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Old 06-02-2001, 07:42 PM   #16   [permalink]
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Oh My God, Mika-chan I know exactly what you mean-my school is like that too. Good thing I'm going to be an art major now, or else I'd NEVER get into an art class.

Alright, I propose we assume that all art teachers are EVIL until proven good, and should be eliminated on sight!

*above comments are for humor purposes only, Yui_Reborn, the fanart forum and Animeboards.net do not condone the killing of art teachers-unless they refer to anime as 'them cartoons'*
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Old 06-02-2001, 08:10 PM   #17   [permalink]
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Angry

Holy cow!! What's this world coming to?! Your teachers are really like THAT?!

I feel luckier everyday I read this thread! At least three of my teachers would stay behind for an hour if need be to help everyone out in class. *sigh* My heart goes out to you guys... Oh well, keep on going I say and tell them to shove it!
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Old 08-02-2001, 07:19 PM   #18   [permalink]
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High school classes are a joke.

College (or at least my college) classes are incredibly awesome. I've been drawing for a very long while, but never really had any of the basics taught to me. After a month of classes, my drawing is at least ten times better than it used to be...
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Old 10-02-2001, 10:34 PM   #19   [permalink]
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hmmmmm.... this seems to be a hot one...

At the risk of being tarred and feathered, I would have to side with the teachers who promote a traditional approach to ground one in the basics.

Why is this important? Well, a common problem with having a popular style, is the temptation to copy the style and not the intent. By doing this, the aspiring artist can only duplicate what has been shown and would have difficulty in new situations or settings.

It's like the fable about the begger and the fisherman...

which would be better, to put one fish in the beggars bowl or to teach the unfortunate individual how to catch fish and never go hungry again?

... now applying this to art education, a general rule that has not let me down yet, is to go from the rules of "realism" and bend them for any type of abstraction.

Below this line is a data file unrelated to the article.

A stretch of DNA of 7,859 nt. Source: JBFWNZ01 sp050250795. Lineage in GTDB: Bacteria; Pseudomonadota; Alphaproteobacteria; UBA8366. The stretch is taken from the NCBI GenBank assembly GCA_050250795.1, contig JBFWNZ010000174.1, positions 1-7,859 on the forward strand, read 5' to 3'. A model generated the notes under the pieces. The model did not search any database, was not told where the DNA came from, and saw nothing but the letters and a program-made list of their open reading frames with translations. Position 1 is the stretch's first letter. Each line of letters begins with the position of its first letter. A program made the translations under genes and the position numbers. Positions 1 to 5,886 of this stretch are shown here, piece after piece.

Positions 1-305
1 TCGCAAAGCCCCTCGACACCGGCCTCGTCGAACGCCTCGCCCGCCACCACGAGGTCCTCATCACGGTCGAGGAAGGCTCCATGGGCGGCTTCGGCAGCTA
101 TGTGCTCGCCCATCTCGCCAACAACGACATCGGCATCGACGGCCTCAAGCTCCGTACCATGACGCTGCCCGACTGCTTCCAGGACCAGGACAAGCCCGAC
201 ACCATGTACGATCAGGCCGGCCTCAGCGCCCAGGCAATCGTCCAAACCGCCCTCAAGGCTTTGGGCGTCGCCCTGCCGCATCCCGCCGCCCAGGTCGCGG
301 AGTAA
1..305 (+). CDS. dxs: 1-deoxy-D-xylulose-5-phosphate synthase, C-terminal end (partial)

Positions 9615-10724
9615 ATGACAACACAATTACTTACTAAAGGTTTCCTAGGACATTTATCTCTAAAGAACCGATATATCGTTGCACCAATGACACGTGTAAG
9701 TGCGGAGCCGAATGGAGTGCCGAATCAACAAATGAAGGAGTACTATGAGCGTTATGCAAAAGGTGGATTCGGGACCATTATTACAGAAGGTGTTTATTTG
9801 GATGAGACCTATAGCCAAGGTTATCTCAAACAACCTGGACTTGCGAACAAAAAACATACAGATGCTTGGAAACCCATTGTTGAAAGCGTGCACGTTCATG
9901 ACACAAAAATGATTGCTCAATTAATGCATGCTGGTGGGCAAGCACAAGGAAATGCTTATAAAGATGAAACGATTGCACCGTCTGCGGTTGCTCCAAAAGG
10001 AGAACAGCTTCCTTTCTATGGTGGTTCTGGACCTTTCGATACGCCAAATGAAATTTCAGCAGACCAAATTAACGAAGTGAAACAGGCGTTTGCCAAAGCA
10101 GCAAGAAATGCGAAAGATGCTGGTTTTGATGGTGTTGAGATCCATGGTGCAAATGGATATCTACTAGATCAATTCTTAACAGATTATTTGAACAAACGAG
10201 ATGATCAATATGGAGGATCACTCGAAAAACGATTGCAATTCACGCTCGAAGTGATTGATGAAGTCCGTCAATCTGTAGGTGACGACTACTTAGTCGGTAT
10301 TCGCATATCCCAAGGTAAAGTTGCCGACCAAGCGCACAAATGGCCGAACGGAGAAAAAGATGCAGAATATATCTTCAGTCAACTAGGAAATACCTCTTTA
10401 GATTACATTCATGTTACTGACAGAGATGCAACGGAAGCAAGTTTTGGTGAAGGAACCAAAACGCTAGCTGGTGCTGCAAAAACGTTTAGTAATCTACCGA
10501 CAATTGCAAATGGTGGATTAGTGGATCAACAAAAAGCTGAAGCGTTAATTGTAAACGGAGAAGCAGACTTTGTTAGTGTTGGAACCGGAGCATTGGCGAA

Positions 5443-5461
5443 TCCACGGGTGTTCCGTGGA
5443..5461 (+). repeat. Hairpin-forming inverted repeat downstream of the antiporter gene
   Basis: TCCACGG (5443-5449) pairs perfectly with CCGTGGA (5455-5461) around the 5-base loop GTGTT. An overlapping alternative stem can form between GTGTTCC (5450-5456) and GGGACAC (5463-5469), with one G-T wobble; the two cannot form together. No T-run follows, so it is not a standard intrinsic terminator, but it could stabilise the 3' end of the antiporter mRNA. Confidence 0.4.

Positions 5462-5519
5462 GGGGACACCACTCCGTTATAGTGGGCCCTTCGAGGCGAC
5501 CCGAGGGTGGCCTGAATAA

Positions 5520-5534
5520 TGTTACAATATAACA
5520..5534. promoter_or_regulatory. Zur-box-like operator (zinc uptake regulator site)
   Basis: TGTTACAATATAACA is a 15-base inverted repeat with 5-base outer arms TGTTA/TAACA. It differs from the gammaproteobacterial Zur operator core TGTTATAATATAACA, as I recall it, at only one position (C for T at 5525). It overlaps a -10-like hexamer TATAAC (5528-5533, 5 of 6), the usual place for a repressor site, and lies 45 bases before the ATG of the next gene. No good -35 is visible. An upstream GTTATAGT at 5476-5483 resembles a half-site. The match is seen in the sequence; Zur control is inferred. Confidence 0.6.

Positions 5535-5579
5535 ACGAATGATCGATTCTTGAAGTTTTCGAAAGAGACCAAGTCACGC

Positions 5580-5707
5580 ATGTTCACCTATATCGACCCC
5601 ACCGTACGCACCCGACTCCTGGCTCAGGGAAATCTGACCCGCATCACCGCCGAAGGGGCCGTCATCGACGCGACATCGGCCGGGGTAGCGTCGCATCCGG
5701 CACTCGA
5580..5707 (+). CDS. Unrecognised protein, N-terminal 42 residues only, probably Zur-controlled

... crawl, walk then run...fly.

(bending anatomical rules for anime would probably fall under the catagory as "run".

... and as for teachers who are "less than optimal", that is an unfortunate fact of life. Think of it as preparation for an imperfect world.

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Old 22-01-2004, 05:03 PM   #20   [permalink]
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well... Sadly I would have to sorta Agree with the teachers...

Develop your style, but you definitely should not refuse to draw anything but anime. I'm sorry, but a lot of the people at my school who complain about art teachers telling them not to draw anime suck at drawing. If you suck at drawing and watch anime you are probably more likely to try a career in art... even though you suck. I don't know why that is. People who have no style at all think that they draw good because they draw anime.

There are so many differant medias and techniques to be used. There are so many styles to test etc. I guess my art work would be titled "anime" but I think I have many more influences than anime... and I think that if I didn't have those Influences as an artist that I wouldn't be to the point I am now. (which isn't saying I'm a good artist.. but I know I'm not in the "horrible" catagory. yay?)

So... the moral of this post is... don't put all your eggs in one basket... or don't paint all your eggs one color? or... umm... VIVA LA VI LA REVOLUTION!
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Old 22-01-2004, 09:38 PM   #21   [permalink]
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Art classes to me, just mean more practice. I don't get that much time to practice, so when i do, i try to get as much out of it as possible. I really don't think they have helped me out any more than just extra time to practice, even if i do have to do the projects that they make me do. College classes are nicer though, because they tend to allow more freedom in your projects.
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Old 22-01-2004, 11:31 PM   #22   [permalink]
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you guys brought this back from the dead....

But art teachers suck.

My professor (fine arts, in college) got SUPER pissed when I used anime in my final project... you can see it at www.akiahara.deviantart.com.... but he had to give me a good grade.

He hated anime and didn't see it as art.

Yet I don't see Warhol's (#&*(%Y#*()$% thing of soup a (@#&% piece of @()#&*% art either!!!!
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Old 23-01-2004, 02:54 AM   #23   [permalink]
SamIam
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Originally Posted by Yui_Reborn
Have any of the 'regular artists' (pretty much anyone reading this right now), actually benefitted from a high school or college level art class? Did things that you learned in class actually help you improve your own style, or was most of your improvement the result of your own personal effort?